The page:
This happens to be the preferred option (AFAIK). Take your string, slugify it, store it in a SlugField, and make use of it in your model's get_absolute_url(). You can find examples on the net easily. – shanyu Jun 17 '09 at 16:13
3  
@Lulu people use dashes because, for a long time, search engines treated dashes as word separators and so you'd get an easier time coming up in multi-word searches. – James Bennett Jun 19 '09 at 20:08

This takes into account blank characters other than space and I think it's faster than using re module:

url = "_".join( title.split() )
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1  
More importantly it will work for any whitespace character or group of whitespace characters. – dshepherd May 8 '13 at 15:17

Using the re module:

import re
re.sub('\s+', '_', "This should be connected") # This_should_be_connected
re.sub('\s+', '_', 'And     so\tshould this')  # And_so_should_this

Unless you have multiple spaces or other whitespace possibilities as above, you may just wish to use string.replace as others have suggested.

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Thank you, this was exactly what I was asking for. But I agree, the "string.replace" seems more suitable for my task. – Lucas Jun 17 '09 at 14:59

use string's replace method:

"this should be connected".replace(" ", "_")

"this_should_be_disconnected".replace("_", " ")

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I'm using the following piece of code for my friendly urls:

from unicodedata import normalize
from re import sub

def slugify(title):
    name = normalize('NFKD', title).encode('ascii', 'ignore').replace(' ', '-').lower()
    #remove `other` characters
    name = sub('[^a-zA-Z0-9_-]', '', name)
    #nomalize dashes
    name = sub('-+', '-', name)

    return name

It works fine with unicode characters as well.

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1  
Could you explain where this differs from the built-in Django slugify function? – andybak Jun 18 '09 at 9:38

Python has a built in method on strings called replace which is used as so:

string.replace(old, new)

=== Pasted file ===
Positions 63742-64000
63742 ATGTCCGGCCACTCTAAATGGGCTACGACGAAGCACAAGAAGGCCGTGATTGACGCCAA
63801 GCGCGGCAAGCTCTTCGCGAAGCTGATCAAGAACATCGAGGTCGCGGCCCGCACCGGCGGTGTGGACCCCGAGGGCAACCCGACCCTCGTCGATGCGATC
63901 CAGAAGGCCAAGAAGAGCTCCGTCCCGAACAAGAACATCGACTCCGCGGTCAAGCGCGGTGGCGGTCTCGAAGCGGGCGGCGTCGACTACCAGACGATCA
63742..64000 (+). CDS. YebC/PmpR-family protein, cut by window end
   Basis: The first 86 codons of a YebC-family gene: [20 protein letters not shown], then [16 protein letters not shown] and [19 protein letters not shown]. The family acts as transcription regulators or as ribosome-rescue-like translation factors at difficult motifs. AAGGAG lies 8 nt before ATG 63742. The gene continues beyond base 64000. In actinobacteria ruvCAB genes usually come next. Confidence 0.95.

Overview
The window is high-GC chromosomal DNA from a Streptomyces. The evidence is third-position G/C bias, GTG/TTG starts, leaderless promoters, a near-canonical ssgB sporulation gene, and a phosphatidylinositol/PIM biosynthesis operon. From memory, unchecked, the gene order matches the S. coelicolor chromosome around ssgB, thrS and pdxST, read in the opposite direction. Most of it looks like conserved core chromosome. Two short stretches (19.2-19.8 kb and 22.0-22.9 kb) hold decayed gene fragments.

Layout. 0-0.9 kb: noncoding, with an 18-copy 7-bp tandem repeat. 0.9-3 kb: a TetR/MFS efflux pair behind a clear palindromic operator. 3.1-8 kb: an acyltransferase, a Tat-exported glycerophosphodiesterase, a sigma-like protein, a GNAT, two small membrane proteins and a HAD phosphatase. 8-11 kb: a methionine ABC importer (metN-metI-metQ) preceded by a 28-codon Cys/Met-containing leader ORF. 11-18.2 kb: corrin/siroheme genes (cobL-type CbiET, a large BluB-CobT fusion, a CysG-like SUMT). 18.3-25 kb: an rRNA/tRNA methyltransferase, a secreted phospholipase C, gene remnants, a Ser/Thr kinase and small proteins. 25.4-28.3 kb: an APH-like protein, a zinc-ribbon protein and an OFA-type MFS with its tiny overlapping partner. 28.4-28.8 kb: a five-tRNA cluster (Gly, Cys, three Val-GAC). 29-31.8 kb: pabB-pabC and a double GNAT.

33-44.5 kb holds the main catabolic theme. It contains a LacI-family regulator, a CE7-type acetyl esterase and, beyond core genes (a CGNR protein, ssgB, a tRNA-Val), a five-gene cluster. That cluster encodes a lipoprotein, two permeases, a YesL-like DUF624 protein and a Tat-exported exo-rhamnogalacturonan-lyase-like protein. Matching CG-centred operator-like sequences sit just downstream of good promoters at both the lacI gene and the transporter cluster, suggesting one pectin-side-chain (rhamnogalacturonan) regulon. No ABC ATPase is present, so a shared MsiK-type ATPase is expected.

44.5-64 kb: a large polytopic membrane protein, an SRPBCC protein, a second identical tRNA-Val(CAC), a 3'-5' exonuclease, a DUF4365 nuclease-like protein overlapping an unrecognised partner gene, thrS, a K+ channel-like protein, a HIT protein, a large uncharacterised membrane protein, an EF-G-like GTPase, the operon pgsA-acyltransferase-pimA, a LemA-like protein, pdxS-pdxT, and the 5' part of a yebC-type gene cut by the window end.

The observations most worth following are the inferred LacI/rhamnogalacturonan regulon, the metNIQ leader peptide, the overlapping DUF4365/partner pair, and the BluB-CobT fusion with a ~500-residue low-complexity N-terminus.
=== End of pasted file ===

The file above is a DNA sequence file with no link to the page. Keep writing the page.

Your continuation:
So you would use:

string.replace(" ", "_")

I had this problem a while ago and I wrote code to replace characters in a string. I have to start remembering to check the python documentation because they've got built in functions for everything.

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OP is using python, but in javascript (something to be careful of since the syntaxes are similar.

// only replaces the first instance of ' ' with '_'
"one two three".replace(' ', '_'); 
=> "one_two three"

// replaces all instances of ' ' with '_'
"one two three".replace(/\s/g, '_');
=> "one_two_three"
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Surprisingly this library not mentioned yet

python package named python-slugify, which does a pretty good job of slugifying:

pip install python-slugify

Works like this:

from slugify import slugify

txt = "This is a test ---"
r = slugify(txt)
self.assertEquals(r, "this-is-a-test")

txt = "This -- is a ## test ---"
r = slugify(txt)
self.assertEquals(r, "this-is-a-test")

txt = 'C\'est déjà l\'été.'
r = slugify(txt)
self.assertEquals(r, "cest-deja-lete")

txt = 'Nín hǎo. Wǒ shì zhōng guó rén'
r = slugify(txt)
self.assertEquals(r, "nin-hao-wo-shi-zhong-guo-ren")

txt = 'Компьютер'
r = slugify(txt)
self.assertEquals(r, "kompiuter")

txt = 'jaja---lol-méméméoo--a'
r = slugify(txt)
self.assertEquals(r, "jaja-lol-mememeoo-a") 
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perl -e 'map { $on=$_; s/ /_/; rename($on, $_) or warn $!; } <*>;'

Match et replace space > underscore of all files in current directory